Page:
Charging at home with an available 220 volt charger delivers a full charge in about three hours. Where available, public DC fast charging can bring an i3 to 80 percent state-of-charge in 20 minutes and a full charge in 30 minutes. The i3 BEV features an 81 mile EPA estimated range on batteries. The i3 REx, equipped with an internal combustion range extender that creates on-board electricity as needed to help keep batteries charged, features a 72 mile battery driving range and 150 miles total with the range extender.
Efficiency is a given. EPA rates the i3’s city fuel economy at 137 MPGe (miles per gallon equivalent) and 111 MPGe on the highway, with a combined 124 MPGe. For the REx-equipped model, EPA rates mileage at 117 MPGe combined.
The 2015 Green Car of the Year® is selected by a majority vote of an award jury comprised of Green Car Journal staff and invited jurors, including TV personality and car aficionado Jay Leno plus leaders of the nation’s most high-profile environmental and efficiency organizations. These jurors include Jean-Michel Cousteau, president of Ocean Futures Society; Matt Petersen, board member of Global Green USA; Mindy Lubber, President of CERES; Kateri Callahan, President of the Alliance to Save Energy; and Dr. Alan Lloyd, President emeritus of the International Council on Clean Transportation.
The diversity of new car models at showrooms today reflects an evolving and sophisticated market in which a growing number of new car buyers have decided that environmental performance must meet their needs and expectations, on their terms. As it happens, 2015 Green Car of the Year jurors have clearly decided that this year, the electric BMW i3 does it best.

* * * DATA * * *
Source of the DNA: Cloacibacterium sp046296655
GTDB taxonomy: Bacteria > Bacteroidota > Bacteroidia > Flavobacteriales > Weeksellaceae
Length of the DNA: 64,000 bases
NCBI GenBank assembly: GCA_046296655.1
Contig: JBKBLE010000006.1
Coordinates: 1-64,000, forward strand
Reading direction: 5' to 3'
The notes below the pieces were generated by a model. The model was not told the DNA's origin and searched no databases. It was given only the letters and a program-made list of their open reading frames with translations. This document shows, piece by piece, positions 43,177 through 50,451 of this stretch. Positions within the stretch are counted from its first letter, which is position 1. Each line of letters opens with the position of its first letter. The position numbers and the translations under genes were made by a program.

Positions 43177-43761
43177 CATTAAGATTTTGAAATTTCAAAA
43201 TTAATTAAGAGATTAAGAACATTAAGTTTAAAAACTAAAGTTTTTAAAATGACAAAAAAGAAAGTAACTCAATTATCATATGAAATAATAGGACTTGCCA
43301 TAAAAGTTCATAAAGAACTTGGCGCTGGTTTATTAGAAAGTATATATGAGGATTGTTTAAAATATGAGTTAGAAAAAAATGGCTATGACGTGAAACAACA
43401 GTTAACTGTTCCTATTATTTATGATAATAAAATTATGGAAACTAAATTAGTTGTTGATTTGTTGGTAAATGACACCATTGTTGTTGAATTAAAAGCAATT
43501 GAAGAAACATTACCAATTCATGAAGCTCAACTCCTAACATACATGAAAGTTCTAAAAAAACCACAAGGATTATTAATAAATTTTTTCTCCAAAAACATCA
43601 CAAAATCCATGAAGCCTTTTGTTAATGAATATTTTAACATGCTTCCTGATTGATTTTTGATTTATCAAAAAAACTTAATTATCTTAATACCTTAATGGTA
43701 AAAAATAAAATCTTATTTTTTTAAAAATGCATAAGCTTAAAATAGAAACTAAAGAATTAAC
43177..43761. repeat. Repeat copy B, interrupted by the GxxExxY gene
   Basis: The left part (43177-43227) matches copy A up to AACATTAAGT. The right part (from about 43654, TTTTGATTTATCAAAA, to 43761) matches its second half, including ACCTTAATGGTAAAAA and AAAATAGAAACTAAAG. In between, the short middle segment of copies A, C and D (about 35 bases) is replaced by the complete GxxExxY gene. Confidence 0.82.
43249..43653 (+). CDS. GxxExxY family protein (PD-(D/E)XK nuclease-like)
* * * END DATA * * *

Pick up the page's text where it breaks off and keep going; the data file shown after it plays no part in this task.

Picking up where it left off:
It is an exciting time to be involved with the auto industry, or to be in the market for a new car. The auto industry has responded splendidly to the challenge of new emission, fuel economy, and safety standards. The public is offered a greater than ever selection of vehicles with different powertrains, lightweight materials, hybrids, and electric drive vehicles across many platforms. We see increasing numbers of clean diesel vehicles and natural gas is making a resurgence, especially in the heavy-duty sector.
The positive response by the auto industry to the ever-tightening pollutant emission and fuel economy standards includes tactics such as the use of aluminum in the Ford F-150 and the increased use of carbon fiber by BMW, among many innovations introduced across many models and drivetrains. These evolutionary changes are a major tribute to the automobile engineers who are wringing out the most they can in efficiency and reduced emissions from gasoline and diesel engines. I view this evolutionary change as necessary, but not sufficient to meet our greenhouse gas goals by 2050.
New car ownership is currently down in Europe and is leveling off in the U.S. For global automotive manufacturers, however, this trend is offset by the dramatic growth in places like China and India. The potential for dramatic growth in the developing world is clearly evident: In the U.S., there are about 500 cars per thousand people, compared to about 60 and 20 in China and India, respectively.